Trade: China ‘willing work with Australia’ after three-year freeze


China’s ambassador to Australia says relations between the two countries are at a new juncture, as ministerial talks resume after a three-year freeze.

In a speech at the Australia-China Friendship Association’s national conference in Western Australia, ambassador Xiao Qian said Beijing was willing to work with the federal government to push the relationship between the two countries in the right direction.

His comments come after Defence Minister Richard Marles met with his Chinese counterpart General Wei Fenghe at an international forum in Singapore.

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The talks have been described by former defence and intelligence chief Dennis Richardson as a step in the right direction after several years of growing tensions between China and Australia.

Mr Xiao said China had viewed relations with Australia from a long-term perspective and was committed to working together.

“China-Australia relations are also at a new juncture of development, facing many challenges and huge opportunities,” he said in his weekend speech.

“China … is committed to conducting friendly exchanges and co-operation with the Australian side for mutual benefits and win-win results. This policy was and is not changing.”

Camera IconMr Xiao said China had viewed relations with Australia from a long-term perspective and was committed to working together. Credit: Matt Jelonek/The West Australian

The relationship has been in a deep freeze since Australia called for an investigation into the origins of COVID-19, which triggered several disputes with its number one trading partner.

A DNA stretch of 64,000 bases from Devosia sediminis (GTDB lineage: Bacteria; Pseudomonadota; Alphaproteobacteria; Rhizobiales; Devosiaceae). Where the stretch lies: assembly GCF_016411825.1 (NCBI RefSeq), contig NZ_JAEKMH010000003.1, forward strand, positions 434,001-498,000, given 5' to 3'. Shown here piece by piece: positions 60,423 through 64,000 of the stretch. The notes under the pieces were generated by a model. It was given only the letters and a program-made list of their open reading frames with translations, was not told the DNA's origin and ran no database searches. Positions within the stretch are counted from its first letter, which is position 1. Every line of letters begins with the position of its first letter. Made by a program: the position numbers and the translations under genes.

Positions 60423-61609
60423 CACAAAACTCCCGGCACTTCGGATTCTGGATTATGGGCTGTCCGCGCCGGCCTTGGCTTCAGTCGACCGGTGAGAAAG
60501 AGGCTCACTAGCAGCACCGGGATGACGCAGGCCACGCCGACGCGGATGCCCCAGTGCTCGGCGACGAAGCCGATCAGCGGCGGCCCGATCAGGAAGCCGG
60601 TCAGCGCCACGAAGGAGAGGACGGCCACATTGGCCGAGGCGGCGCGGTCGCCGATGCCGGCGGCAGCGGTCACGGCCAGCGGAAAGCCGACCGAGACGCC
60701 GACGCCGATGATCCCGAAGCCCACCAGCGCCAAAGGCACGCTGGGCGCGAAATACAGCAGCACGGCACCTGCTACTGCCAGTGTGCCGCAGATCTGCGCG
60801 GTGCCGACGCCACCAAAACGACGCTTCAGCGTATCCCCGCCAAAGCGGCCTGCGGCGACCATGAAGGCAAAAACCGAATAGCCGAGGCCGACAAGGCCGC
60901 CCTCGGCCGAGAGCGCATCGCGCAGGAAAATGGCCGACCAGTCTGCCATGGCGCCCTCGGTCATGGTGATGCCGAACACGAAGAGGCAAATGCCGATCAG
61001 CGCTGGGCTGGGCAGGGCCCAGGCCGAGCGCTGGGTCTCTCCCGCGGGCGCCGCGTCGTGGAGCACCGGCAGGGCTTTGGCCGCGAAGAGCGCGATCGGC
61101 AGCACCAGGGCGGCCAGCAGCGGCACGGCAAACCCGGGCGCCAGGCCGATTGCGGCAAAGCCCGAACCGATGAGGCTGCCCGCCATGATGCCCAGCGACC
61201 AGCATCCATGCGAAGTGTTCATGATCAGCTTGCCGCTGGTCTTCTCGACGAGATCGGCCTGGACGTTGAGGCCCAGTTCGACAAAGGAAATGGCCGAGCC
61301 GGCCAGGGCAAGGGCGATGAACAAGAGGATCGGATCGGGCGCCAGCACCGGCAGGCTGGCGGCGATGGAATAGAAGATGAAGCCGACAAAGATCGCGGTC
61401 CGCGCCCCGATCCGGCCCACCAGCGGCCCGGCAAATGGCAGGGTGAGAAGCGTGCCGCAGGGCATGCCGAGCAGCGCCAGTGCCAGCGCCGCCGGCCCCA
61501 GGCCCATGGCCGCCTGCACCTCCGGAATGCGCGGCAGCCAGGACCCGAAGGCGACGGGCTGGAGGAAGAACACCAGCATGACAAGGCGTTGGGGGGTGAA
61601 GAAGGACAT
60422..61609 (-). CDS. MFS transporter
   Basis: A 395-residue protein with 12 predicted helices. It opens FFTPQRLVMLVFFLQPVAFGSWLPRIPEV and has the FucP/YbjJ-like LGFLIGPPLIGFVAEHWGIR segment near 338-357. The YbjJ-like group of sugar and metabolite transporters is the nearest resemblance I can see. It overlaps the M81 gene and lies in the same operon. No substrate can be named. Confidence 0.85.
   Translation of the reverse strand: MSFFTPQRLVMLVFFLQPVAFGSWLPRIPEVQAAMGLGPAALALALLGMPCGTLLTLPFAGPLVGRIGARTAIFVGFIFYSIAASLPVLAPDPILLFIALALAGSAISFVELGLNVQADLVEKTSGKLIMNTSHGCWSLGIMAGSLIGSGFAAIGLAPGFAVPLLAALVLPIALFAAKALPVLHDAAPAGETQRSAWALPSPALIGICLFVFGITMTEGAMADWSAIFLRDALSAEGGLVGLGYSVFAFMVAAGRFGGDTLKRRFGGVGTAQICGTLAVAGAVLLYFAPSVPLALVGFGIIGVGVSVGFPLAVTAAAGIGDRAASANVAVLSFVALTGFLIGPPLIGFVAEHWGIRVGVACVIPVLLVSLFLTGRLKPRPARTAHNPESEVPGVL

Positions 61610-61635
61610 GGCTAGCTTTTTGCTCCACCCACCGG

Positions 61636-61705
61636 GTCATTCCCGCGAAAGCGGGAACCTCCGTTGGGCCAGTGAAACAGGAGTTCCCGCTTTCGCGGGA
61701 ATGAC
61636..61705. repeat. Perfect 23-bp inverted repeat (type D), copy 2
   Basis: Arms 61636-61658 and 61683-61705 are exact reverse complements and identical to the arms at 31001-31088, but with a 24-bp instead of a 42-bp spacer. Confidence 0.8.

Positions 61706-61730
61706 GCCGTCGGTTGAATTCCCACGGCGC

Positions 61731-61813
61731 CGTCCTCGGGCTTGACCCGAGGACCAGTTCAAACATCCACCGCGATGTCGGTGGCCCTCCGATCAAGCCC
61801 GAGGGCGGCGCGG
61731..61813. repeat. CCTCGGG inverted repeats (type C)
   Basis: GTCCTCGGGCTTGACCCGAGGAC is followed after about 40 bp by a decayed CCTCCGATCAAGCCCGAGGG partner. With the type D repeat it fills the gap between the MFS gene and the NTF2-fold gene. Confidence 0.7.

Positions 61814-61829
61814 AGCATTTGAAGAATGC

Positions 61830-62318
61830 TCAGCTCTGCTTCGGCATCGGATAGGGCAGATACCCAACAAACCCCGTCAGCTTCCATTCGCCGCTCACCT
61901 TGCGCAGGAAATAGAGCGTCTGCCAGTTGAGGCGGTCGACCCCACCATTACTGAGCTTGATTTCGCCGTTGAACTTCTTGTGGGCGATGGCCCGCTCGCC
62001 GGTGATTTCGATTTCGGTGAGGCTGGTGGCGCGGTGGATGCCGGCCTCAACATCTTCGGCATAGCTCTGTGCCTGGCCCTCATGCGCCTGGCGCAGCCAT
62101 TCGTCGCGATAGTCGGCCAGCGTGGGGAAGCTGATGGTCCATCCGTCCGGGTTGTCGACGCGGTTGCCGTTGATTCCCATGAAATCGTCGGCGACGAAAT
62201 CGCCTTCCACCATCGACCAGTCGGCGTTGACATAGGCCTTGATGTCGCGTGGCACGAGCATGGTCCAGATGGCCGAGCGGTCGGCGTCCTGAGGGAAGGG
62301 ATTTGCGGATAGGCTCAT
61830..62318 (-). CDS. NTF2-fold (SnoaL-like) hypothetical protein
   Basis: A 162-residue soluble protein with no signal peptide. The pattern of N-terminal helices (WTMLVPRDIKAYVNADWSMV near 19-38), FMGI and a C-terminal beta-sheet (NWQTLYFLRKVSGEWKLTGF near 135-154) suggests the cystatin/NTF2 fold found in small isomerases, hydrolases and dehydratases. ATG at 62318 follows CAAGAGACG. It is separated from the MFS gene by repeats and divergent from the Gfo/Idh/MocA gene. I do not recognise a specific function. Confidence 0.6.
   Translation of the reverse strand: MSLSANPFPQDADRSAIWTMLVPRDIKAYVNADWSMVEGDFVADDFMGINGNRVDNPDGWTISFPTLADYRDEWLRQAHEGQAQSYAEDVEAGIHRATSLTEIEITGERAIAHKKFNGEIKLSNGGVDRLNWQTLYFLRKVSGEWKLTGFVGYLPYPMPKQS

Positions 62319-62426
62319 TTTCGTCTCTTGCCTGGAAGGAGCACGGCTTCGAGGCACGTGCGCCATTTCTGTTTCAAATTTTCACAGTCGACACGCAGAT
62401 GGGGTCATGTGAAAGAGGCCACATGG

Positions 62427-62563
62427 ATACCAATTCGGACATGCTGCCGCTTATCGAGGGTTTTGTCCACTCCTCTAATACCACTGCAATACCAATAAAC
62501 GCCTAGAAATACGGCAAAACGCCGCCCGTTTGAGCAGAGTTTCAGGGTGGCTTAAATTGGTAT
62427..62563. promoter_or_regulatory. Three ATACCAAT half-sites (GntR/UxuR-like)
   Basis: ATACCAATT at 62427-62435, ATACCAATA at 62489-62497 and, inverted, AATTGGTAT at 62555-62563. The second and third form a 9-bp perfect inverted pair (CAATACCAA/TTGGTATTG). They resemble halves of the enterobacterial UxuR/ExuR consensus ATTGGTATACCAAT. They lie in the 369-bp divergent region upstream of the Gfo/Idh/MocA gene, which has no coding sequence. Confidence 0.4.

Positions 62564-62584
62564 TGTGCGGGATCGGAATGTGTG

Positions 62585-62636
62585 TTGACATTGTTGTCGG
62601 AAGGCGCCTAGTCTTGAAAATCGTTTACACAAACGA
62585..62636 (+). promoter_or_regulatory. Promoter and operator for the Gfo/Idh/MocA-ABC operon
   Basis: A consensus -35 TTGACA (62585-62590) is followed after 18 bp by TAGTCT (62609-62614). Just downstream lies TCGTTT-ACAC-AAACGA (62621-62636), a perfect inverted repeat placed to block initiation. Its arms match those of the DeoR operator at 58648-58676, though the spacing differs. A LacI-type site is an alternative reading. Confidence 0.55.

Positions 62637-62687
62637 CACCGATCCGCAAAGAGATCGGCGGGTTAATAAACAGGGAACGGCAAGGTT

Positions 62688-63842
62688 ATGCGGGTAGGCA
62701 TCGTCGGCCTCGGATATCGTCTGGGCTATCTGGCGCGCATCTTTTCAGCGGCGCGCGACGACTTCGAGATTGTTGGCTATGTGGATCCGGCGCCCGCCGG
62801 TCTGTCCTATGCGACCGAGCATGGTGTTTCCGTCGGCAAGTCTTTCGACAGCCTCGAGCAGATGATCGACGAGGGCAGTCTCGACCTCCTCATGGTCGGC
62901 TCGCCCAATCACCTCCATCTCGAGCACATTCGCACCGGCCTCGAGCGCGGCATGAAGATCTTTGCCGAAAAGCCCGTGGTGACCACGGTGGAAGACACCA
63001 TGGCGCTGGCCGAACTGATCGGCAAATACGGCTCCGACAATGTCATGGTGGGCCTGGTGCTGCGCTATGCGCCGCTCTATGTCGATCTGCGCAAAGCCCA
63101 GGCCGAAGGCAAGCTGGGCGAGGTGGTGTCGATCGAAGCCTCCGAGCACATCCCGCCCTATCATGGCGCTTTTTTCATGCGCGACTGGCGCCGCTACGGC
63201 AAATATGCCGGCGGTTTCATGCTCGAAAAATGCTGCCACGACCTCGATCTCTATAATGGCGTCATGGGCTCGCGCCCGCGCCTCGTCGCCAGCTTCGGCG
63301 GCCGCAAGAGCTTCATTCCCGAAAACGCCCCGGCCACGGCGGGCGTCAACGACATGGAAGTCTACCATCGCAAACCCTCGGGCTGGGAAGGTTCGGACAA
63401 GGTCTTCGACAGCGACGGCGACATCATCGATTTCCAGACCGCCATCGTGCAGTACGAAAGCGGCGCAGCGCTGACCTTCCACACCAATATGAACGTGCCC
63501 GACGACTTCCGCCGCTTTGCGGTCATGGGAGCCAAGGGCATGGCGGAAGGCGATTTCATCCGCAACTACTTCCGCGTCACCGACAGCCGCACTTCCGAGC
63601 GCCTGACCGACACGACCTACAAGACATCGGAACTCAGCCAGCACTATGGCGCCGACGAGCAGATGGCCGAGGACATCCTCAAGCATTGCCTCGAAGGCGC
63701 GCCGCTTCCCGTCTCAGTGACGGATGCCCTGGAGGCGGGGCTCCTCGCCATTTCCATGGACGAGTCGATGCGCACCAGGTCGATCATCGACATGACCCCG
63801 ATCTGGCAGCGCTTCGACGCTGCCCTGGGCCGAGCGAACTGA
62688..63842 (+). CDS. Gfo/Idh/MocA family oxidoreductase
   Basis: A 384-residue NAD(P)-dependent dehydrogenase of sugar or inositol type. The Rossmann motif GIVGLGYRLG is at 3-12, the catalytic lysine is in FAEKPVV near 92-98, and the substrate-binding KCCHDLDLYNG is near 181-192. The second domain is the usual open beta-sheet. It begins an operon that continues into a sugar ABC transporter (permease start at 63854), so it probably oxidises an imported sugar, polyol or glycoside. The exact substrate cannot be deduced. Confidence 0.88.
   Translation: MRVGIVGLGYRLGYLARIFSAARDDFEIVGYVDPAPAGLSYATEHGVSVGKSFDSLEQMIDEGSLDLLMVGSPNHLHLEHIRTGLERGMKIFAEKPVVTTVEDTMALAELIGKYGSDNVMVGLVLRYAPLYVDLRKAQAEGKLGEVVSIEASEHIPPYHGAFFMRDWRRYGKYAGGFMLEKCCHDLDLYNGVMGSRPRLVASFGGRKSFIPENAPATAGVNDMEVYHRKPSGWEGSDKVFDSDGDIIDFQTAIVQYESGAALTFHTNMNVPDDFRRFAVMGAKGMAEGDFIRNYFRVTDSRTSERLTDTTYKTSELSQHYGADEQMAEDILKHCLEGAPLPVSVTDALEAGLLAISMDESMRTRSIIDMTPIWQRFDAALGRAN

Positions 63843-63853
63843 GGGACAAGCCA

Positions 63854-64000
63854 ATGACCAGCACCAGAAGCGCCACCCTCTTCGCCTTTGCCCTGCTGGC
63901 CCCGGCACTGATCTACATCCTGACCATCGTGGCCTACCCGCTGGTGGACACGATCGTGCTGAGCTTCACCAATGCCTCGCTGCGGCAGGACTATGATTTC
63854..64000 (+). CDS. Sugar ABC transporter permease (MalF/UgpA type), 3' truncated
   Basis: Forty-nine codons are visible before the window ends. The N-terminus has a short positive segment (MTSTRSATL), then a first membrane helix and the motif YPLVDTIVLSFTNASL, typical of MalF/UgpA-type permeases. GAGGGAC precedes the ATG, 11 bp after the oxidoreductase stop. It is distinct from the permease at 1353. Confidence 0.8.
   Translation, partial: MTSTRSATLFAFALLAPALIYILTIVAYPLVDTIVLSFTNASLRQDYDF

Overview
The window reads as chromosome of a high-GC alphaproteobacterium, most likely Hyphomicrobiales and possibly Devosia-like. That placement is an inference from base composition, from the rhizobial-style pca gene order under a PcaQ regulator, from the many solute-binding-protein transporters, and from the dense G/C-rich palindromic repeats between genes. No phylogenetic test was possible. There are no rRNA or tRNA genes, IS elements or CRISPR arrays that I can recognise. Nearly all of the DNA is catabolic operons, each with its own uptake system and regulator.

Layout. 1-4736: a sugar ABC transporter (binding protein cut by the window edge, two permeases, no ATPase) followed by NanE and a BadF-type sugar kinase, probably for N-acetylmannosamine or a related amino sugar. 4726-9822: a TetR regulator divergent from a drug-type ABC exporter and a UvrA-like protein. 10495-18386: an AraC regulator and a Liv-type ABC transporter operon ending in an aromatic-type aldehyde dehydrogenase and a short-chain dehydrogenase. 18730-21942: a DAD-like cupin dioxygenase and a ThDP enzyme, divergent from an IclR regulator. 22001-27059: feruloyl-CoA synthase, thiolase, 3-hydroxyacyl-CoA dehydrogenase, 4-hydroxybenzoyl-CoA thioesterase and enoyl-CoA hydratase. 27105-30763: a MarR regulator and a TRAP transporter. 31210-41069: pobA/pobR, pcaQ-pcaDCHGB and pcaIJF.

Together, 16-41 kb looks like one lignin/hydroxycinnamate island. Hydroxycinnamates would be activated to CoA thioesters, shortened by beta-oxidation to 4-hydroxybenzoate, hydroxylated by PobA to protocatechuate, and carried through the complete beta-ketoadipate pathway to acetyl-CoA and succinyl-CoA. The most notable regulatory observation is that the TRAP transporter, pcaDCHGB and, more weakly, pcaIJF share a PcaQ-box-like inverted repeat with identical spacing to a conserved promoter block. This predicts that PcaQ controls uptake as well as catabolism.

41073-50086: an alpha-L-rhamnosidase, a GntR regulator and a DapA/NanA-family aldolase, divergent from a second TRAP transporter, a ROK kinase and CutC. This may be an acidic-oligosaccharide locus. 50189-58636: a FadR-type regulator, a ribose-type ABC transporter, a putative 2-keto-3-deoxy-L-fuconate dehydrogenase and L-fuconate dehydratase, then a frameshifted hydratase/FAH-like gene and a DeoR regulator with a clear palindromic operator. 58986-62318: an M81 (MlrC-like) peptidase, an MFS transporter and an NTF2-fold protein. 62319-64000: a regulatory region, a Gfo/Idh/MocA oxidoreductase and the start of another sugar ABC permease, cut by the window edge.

Tensions have increased in recent months following China signing a security pact with the Solomon Islands, while also seeking agreements with other Pacific nations.

Mr Xiao said China was looking to have more discussions with Australia on sustainable development with Pacific countries and co-operation in the region.

“China attaches great importance to Australia’s traditional influence in the Pacific island countries, and is willing to maintain communication with Australia on island country affairs,” he said.

Dennis Richardson, who was Australia’s defence secretary between 2012 and 2017 and is a former director-general of ASIO, said the ministerial contact between the two nations was significant after a period of tension.

“The fact that they agreed to talk at the very first opportunity is noteworthy,” he told ABC Radio.

“I don’t think we should get too far down the track on this, we have a long way to go.”

Former secretary of the Department of Defence Dennis Richardson.
Camera IconFormer ASIO head Dennis Richardson has welcomed the renewal of ministerial-level talks with China. Credit: AAP

It comes as Mr Marles heads to Japan for a three-day visit.

The defence minister will travel to the country on Monday, where he will meet with Japanese counterpart Nobuo Kishi

“Japan is a critical partner in achieving our regional objectives,” Mr Marles said in a statement.

“Australia and Japan share a vision for an open and inclusive Indo-Pacific region, one where the sovereignty of all states is respected.”

Mr Richardson said renewed talks between Australia and China had come about partly due to the change of government.

However, he said both nations would still have many differences between them.

“A change of government after a decade does bring with it opportunities of this kind,” Mr Richardson said.

“There are still a lot of fundamental differences between China and Australia, which the new government is fully aware of.

“I don’t think that we’ll be looking for any startling breakthrough any time soon.”

Environment Minister Tanya Plibersek told the Seven Network she welcomed the new talks with China.

However, she said the new Labor government would not back down on issues concerning the Asian powerhouse.

“Australia will always stand up for our human rights values, our national interests, and in these meetings it is important to continue to talk about our interests and values,” she said.

“Talking is always better than not talking. It gives us the opportunity to raise issues.”



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